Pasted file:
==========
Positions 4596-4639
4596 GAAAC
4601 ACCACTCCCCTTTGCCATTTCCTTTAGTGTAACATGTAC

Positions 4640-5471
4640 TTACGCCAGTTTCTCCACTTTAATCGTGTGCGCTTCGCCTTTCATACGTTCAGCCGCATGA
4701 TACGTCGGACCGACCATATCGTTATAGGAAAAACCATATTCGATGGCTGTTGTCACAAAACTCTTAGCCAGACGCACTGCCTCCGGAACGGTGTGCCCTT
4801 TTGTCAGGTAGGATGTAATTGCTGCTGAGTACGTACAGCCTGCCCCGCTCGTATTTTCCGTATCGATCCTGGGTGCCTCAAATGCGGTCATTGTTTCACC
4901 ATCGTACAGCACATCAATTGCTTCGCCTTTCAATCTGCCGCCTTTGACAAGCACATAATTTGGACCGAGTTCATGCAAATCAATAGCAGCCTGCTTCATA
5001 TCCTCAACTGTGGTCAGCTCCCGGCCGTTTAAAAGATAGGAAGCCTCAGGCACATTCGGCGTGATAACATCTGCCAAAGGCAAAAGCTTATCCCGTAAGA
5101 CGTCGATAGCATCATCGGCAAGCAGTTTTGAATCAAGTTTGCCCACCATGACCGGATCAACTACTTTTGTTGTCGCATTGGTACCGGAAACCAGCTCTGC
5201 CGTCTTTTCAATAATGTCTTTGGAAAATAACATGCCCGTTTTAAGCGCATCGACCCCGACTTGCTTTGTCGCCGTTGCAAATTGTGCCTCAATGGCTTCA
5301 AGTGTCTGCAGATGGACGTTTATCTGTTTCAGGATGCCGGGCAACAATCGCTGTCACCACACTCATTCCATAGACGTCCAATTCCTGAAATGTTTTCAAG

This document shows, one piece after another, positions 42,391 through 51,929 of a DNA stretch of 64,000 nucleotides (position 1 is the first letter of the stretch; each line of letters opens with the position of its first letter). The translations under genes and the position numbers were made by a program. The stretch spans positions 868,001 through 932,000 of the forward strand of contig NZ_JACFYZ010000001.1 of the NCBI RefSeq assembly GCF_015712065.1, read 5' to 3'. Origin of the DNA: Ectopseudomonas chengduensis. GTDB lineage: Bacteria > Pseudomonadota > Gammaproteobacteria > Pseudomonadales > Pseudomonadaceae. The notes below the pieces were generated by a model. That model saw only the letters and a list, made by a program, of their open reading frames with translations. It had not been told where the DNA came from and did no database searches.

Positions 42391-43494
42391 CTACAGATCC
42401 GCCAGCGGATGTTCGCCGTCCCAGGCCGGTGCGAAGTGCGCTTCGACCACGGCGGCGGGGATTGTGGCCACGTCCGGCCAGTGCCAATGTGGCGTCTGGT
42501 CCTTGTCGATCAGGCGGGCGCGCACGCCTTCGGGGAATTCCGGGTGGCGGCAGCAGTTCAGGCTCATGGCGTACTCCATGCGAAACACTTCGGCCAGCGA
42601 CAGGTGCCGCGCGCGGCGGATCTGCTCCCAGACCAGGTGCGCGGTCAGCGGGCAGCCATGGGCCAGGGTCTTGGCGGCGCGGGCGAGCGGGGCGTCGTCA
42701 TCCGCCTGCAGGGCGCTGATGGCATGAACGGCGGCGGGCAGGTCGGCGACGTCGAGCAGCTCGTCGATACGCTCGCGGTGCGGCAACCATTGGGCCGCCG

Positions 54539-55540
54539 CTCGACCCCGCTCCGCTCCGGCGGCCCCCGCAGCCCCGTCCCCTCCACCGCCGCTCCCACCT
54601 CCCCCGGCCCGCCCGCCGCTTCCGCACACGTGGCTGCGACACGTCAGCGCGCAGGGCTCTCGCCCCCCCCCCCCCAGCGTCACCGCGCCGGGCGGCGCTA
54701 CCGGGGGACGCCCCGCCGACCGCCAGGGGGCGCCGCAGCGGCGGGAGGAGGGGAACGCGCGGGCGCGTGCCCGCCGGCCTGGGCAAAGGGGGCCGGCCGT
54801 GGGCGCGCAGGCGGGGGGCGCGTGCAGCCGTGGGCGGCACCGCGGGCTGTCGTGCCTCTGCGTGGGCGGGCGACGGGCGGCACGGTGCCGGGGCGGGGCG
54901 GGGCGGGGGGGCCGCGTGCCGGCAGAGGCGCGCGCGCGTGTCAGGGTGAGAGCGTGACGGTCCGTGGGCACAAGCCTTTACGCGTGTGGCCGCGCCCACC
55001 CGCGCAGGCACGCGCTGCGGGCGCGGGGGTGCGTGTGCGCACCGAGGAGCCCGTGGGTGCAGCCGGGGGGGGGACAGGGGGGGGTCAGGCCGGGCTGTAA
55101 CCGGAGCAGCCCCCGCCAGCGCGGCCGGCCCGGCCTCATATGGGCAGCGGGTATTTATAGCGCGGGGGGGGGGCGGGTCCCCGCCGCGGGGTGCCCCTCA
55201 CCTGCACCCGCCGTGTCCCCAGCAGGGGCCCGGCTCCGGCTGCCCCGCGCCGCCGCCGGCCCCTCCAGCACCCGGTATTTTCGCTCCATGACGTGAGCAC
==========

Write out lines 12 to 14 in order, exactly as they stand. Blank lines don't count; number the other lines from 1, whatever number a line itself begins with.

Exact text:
5301 AGTGTCTGCAGATGGACGTTTATCTGTTTCAGGATGCCGGGCAACAATCGCTGTCACCACACTCATTCCATAGACGTCCAATTCCTGAAATGTTTTCAAG

This document shows, one piece after another, positions 42,391 through 51,929 of a DNA stretch of 64,000 nucleotides (position 1 is the first letter of the stretch; each line of letters opens with the position of its first letter). The translations under genes and the position numbers were made by a program. The stretch spans positions 868,001 through 932,000 of the forward strand of contig NZ_JACFYZ010000001.1 of the NCBI RefSeq assembly GCF_015712065.1, read 5' to 3'. Origin of the DNA: Ectopseudomonas chengduensis. GTDB lineage: Bacteria > Pseudomonadota > Gammaproteobacteria > Pseudomonadales > Pseudomonadaceae. The notes below the pieces were generated by a model. That model saw only the letters and a list, made by a program, of their open reading frames with translations. It had not been told where the DNA came from and did no database searches.

Positions 42391-43494